I regret I was not present when the Secretary for War gave his reply on the Report stage, but the only other thing I want to say is that I have been unable to accept for a moment the figures he gave with regard to the increase in the cost of stabilisation over 85 years instead of the short period in the present legislation.

I want to point out that the figures quoted by the hon. Member for Broxtowe (Mr. Spencer) were given on the authority of Mr. Pretyman. They were not hypothetical figures, but were worked out on the basis of Mr. Pretyman's own experience of tithes, and he is one of the best authorities on the subject. For ail these reasons I must support the rejection of the Bill. I agree with the speech of the hon. Member for Motherwell (Mr. Barr), who spoke as a Free Churchman. I am a Free Churchman myself, and we have at any rate no such system in our support of worship and we do not rely on such things for the support of our ministry. I think if you want to maintain a proper standard of living for your ministry you should not leave a particular burden on a particular class of the community.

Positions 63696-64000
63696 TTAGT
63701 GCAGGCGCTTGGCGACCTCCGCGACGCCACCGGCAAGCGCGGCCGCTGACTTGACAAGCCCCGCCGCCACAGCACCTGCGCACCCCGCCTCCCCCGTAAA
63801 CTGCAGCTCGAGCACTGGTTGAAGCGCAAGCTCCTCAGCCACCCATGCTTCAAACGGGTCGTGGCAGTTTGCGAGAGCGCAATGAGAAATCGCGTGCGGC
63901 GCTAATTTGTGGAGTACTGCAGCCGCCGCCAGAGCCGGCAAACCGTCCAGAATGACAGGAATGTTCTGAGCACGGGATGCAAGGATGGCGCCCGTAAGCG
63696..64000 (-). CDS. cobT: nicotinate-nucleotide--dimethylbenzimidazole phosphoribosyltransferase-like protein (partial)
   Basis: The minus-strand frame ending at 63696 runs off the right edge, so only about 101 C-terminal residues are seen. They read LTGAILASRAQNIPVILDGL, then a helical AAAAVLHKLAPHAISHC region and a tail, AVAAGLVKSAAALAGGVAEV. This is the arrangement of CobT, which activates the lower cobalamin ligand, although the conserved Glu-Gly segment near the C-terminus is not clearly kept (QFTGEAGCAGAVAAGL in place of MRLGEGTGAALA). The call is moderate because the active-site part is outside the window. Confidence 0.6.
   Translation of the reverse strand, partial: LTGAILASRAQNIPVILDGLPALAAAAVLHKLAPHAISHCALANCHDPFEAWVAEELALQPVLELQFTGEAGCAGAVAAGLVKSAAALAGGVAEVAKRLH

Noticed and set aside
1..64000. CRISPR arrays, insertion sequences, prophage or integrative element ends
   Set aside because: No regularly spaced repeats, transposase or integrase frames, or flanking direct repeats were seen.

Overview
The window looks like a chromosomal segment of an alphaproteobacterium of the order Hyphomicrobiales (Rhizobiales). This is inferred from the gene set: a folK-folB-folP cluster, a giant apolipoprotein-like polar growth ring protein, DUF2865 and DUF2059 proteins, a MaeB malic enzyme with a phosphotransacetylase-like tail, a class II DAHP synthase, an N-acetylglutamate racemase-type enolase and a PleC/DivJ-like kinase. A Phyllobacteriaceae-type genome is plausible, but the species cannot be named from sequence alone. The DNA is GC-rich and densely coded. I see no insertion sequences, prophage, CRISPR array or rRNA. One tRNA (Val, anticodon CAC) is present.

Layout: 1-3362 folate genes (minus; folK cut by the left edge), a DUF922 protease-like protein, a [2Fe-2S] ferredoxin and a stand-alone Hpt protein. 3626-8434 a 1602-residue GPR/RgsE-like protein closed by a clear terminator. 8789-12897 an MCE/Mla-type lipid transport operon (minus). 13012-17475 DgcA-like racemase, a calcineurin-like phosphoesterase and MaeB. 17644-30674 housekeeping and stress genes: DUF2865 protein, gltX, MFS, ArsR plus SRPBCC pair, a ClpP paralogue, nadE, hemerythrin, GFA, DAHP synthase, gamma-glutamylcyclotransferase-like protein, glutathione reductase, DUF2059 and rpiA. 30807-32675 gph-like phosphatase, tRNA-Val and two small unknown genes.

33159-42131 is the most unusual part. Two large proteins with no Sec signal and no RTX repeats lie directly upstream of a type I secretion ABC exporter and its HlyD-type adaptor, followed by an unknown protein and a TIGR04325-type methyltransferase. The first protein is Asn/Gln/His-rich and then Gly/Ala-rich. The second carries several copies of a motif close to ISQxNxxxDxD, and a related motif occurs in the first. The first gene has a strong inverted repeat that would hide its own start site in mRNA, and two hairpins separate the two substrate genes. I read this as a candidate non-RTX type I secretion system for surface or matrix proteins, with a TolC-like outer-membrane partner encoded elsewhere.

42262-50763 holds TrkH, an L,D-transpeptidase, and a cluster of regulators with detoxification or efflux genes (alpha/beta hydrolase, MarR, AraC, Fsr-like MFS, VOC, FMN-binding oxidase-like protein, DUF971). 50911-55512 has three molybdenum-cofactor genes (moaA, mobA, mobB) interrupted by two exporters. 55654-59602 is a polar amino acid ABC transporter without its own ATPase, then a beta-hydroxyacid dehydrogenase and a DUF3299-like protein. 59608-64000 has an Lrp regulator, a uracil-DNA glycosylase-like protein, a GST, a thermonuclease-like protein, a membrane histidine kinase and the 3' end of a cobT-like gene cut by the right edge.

I shall only ask the indulgence of the House for a very few moments, and I can assure the House that those who are in favour of the Bill do not do any credit to the Bill by trying to stifle anyone who tries to speak for the actual farmer. The objection of the farmers to this Bill is that you are imposing compulsory redemption upon them on a very high figure. The figures in the Bill are entirely a matter of conjecture, because all figures which have to deal with future years must be a matter of guess work. The figures of past years could be stated with a considerable amount of certainty, but I am confident that those who hope this will be a permanent settlement are going to be painfully disillusioned in the future.

Question put, "That the word 'now' stand part of the Question."

The House divided: Ayes, 168; Noes, 29.

Division No. 420.] AYES. [12.59 a.m.
Acland-Troyte, Lieut.-Colonel Blades, Sir George Rowland Cockerill, Brigadier-General G. K.